The Kinetic Energy of Austin Dillon when he hit the catch fence at Daytona.
Fullerene key to solving old astronomic riddle. "Scientists were able to identify for the first time a molecule responsible for the absorption of starlight in space: the positively charged Buckminsterfullerene, or so-called football molecule."
The Lollipop Hypothesis, NYU Researchers Use Candy To Determine How Fluids Dissolve Solids: "It turns out that studying lollipops dissolving applies to rivers eroding and pills dissolving in the body." Related: Mathematicians answer the age-old question: How many licks to the center of a lollipop?
New Kind Of Ceramic Material Stores Heat Till You Squeeze It.
Topological Insulators: Donuts, Coffee Cups And Soundproofing With Quantum Physics.
Embracing Your Fifth Dimension: What does it mean to live in a holographic universe?
Miraculous WIMPs: What are WIMPs, and what makes them such popular dark matter candidates?
The Feds Created a Helium Problem That’s Screwing Science.
How Physicists Create Single Photons.
The Magnus Effect is why a Ball With a Bit of Backspin Goes Like This.
Molecule suggested in 1902 gets its first close-up. "Scientists from IBM Research and CIQUS at the University of Santiago de Compostela, Spain, have confirmed the existence and characterized the structure of arynes, a family of highly-reactive short-lived molecules which was first suggested 113 years ago."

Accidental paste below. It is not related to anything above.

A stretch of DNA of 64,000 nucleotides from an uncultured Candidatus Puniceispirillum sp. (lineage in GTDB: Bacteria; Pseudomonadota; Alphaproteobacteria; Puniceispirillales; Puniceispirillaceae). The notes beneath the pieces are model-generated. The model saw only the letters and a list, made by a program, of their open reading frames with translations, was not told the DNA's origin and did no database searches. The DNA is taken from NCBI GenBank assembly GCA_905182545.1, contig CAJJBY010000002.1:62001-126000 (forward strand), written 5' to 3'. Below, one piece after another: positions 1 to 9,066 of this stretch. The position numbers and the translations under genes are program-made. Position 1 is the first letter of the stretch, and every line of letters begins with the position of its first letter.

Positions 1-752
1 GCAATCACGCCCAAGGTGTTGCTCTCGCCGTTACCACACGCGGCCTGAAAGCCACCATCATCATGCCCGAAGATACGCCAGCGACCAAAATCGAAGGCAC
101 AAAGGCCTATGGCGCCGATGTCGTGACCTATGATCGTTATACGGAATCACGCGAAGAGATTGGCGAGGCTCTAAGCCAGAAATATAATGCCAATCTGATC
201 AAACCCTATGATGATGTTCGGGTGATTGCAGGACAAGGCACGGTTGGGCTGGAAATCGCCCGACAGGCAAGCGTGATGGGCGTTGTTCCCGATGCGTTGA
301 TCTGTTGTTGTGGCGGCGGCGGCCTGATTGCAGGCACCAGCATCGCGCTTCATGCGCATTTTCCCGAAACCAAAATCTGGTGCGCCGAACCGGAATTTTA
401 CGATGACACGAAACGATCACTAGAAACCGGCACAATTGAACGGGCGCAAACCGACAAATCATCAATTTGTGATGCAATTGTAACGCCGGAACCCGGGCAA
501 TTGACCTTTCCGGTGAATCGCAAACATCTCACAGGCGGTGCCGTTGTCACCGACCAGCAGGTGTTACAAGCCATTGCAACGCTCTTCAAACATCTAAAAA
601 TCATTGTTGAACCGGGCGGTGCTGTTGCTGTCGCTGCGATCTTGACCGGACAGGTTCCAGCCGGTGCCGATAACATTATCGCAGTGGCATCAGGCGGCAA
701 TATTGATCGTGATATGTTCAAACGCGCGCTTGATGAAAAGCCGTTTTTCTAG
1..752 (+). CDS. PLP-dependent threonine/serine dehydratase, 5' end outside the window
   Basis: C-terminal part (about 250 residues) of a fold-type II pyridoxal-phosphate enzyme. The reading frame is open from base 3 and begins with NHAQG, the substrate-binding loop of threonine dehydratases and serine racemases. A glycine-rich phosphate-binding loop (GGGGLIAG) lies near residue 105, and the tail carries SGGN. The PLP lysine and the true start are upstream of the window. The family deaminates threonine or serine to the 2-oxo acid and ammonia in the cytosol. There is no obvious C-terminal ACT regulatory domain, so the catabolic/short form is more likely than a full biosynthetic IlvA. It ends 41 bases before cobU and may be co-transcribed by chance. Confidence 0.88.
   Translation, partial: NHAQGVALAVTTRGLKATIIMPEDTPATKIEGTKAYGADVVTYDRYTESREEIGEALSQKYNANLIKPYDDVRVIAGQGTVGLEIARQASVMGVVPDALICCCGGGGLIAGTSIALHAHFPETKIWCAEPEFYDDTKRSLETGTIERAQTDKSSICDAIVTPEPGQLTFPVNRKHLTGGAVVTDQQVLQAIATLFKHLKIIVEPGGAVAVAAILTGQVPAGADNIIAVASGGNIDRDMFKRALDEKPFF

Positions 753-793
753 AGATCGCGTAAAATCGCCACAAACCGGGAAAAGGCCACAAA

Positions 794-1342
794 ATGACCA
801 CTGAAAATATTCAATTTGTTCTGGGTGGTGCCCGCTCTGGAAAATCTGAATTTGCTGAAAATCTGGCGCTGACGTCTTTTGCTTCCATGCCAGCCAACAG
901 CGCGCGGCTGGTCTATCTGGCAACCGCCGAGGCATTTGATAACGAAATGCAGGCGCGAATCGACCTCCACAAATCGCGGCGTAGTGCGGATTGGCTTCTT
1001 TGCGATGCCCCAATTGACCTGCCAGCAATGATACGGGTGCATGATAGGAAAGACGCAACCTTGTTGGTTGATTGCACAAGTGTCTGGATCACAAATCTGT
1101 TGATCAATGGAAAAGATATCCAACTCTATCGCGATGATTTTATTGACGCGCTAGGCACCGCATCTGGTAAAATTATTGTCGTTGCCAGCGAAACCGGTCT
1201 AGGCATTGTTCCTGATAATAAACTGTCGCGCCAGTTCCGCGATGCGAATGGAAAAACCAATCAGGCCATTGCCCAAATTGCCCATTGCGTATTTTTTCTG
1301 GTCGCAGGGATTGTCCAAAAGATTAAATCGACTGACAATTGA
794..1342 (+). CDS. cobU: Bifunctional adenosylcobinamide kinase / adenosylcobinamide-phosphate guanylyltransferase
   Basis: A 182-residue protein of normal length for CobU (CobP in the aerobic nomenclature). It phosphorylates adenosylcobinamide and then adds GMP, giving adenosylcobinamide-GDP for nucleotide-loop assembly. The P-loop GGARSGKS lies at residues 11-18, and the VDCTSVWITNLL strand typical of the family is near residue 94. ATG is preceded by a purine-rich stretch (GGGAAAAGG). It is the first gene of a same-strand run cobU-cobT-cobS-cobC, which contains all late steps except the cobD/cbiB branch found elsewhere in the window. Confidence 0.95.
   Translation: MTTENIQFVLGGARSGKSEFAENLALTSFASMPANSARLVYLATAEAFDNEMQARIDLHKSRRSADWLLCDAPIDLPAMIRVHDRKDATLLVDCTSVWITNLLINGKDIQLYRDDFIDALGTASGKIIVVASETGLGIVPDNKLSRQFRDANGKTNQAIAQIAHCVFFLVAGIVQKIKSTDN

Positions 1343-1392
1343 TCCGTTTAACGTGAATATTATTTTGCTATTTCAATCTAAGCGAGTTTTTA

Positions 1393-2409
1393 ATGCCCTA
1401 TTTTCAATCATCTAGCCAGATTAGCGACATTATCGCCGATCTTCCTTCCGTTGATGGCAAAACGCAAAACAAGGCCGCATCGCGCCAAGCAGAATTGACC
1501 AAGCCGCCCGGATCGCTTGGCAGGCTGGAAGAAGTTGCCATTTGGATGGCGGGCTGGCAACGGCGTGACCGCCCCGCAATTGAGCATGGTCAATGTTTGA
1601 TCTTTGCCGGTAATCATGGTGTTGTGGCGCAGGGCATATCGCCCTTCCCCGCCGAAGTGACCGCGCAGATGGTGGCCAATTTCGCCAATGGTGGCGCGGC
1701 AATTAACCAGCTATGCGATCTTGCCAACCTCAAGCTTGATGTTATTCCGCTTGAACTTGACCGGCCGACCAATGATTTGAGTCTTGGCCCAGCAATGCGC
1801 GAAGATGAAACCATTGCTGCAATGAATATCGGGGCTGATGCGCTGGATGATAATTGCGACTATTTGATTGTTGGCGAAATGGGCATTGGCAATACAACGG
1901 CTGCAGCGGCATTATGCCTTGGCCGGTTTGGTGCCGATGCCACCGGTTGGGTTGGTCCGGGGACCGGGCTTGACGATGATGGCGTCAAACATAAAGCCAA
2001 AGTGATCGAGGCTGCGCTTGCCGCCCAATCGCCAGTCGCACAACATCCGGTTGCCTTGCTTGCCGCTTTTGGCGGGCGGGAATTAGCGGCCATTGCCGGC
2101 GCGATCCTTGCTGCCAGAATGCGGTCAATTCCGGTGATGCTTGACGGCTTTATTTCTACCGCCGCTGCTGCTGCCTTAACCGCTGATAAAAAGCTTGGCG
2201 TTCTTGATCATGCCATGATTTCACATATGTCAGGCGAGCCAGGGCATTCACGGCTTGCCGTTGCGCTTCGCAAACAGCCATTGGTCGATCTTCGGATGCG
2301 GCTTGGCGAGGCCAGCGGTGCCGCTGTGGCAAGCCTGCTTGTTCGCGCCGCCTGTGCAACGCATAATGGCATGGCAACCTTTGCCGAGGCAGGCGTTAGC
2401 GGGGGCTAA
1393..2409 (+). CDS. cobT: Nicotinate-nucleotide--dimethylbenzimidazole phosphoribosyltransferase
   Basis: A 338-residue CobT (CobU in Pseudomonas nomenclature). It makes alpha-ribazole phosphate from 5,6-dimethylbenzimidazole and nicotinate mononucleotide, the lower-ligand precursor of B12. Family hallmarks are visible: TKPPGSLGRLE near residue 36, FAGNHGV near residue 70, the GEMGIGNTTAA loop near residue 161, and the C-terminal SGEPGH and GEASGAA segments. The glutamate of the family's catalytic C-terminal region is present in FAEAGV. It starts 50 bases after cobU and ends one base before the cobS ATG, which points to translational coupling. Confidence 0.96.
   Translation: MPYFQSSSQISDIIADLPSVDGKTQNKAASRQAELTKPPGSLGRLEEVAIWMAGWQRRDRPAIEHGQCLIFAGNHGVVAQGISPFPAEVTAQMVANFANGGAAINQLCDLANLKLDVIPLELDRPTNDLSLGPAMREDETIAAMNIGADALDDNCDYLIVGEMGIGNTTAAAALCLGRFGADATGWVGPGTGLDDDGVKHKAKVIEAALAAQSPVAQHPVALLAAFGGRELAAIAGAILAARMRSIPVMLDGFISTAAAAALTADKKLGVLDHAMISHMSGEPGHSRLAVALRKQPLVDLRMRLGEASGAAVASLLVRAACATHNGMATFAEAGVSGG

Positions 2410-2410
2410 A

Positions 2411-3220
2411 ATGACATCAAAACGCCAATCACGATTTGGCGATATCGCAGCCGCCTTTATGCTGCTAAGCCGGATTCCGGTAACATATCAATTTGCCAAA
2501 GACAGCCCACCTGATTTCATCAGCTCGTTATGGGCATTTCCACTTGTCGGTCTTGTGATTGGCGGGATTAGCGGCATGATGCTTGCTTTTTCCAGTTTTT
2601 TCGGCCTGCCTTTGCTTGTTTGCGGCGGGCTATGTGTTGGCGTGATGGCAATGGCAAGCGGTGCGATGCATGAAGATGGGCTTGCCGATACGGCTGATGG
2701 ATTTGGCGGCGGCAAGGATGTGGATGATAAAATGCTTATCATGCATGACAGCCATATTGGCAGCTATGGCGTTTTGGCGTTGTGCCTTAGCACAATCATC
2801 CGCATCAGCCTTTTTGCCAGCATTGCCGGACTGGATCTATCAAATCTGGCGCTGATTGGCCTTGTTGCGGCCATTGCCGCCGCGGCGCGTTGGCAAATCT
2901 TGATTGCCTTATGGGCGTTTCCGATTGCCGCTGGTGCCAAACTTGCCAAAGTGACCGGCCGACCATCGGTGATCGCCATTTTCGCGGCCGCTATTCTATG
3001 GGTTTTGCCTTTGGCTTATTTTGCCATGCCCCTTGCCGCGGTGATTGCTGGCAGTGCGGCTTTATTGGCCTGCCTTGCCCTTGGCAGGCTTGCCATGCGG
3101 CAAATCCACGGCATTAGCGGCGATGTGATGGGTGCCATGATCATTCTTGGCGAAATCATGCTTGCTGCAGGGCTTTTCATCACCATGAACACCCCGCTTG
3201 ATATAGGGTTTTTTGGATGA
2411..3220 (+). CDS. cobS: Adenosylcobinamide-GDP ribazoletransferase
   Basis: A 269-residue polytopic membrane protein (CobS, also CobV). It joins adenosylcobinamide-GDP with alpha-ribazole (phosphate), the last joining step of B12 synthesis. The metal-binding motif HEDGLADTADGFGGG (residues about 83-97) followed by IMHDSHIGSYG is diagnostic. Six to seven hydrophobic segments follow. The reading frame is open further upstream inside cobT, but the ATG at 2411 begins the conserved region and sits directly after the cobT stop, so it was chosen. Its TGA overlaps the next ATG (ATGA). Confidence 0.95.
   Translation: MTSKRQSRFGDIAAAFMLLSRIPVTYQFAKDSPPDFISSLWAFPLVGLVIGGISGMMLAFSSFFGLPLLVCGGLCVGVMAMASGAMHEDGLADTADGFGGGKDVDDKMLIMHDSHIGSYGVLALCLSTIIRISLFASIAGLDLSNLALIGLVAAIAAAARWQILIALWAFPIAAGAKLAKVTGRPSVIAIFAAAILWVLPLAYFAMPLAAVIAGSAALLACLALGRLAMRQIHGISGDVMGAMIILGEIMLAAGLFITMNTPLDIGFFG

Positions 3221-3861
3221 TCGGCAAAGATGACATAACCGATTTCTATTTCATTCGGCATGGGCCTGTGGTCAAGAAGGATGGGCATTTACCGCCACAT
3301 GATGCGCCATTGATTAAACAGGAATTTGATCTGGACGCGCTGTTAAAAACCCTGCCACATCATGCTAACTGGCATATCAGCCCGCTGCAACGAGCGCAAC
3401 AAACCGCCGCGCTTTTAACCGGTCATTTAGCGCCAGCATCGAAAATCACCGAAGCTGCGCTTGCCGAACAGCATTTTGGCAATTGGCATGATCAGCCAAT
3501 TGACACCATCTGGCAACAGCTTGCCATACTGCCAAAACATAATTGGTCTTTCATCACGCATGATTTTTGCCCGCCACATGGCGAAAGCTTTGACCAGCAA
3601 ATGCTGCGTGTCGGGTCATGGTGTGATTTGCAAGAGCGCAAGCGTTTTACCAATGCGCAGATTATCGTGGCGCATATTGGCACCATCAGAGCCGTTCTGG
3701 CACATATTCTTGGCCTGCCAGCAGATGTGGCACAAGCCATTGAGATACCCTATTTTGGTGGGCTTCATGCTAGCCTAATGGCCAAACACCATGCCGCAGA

The Distinction Between Magic and Advanced Technology: Revisiting Arthur C. Clarke's Famous Dictum "For something to be technology, it needs to be based in rules that are fundamentally knowable, given enough time and effort. Magic is not, and I don’t believe there’s any level of super-science that would go so far beyond human understanding to truly be indistinguishable from magic."
Albert Einstein's "Horrendously Strenuous" First Visit to the U.S.
Nikola Tesla, An Alien Intelligence: invention as poetry, electricity as magic.
New Gallium Nitride Transistors Provide a Spark for Wireless Charging. Efficient Power Conversion has launched chips that promise higher efficiency and lower cost than silicon.
Electric Avenue: How a Physicist Learned to Stop Worrying and Love the E-Bike.
Researchers identify zebra-like stripes of plasma in a patch of space. The structure may help scientists identify radiation-remediation strategies in space.
There are three things an idea must do to become a full-fledged scientific theory. How does the Multiverse stack up?
These Liesegang Rings Were Discovered in 1855—But We're Still Puzzling Over Them. "Put a drop of silver nitrate onto a drop of potassium dichromate in agar gel, and you get rings of silver dichromate. Do the same experiment in a test tube and you get layers of silver dichromate going down into the test tube."
A Brief History of Glass and How It Planted the Seed for the Innovation Gap Between the East and West.
What Kind of Science is Computational Science? "At the most basic level, science is about building models. If you just build a model with no connection to real life, that isn’t science. Instead, the model has to somehow agree with real actual data." Related: Thomas Piketty explains the meaning of economic models, and why we can't rely on them.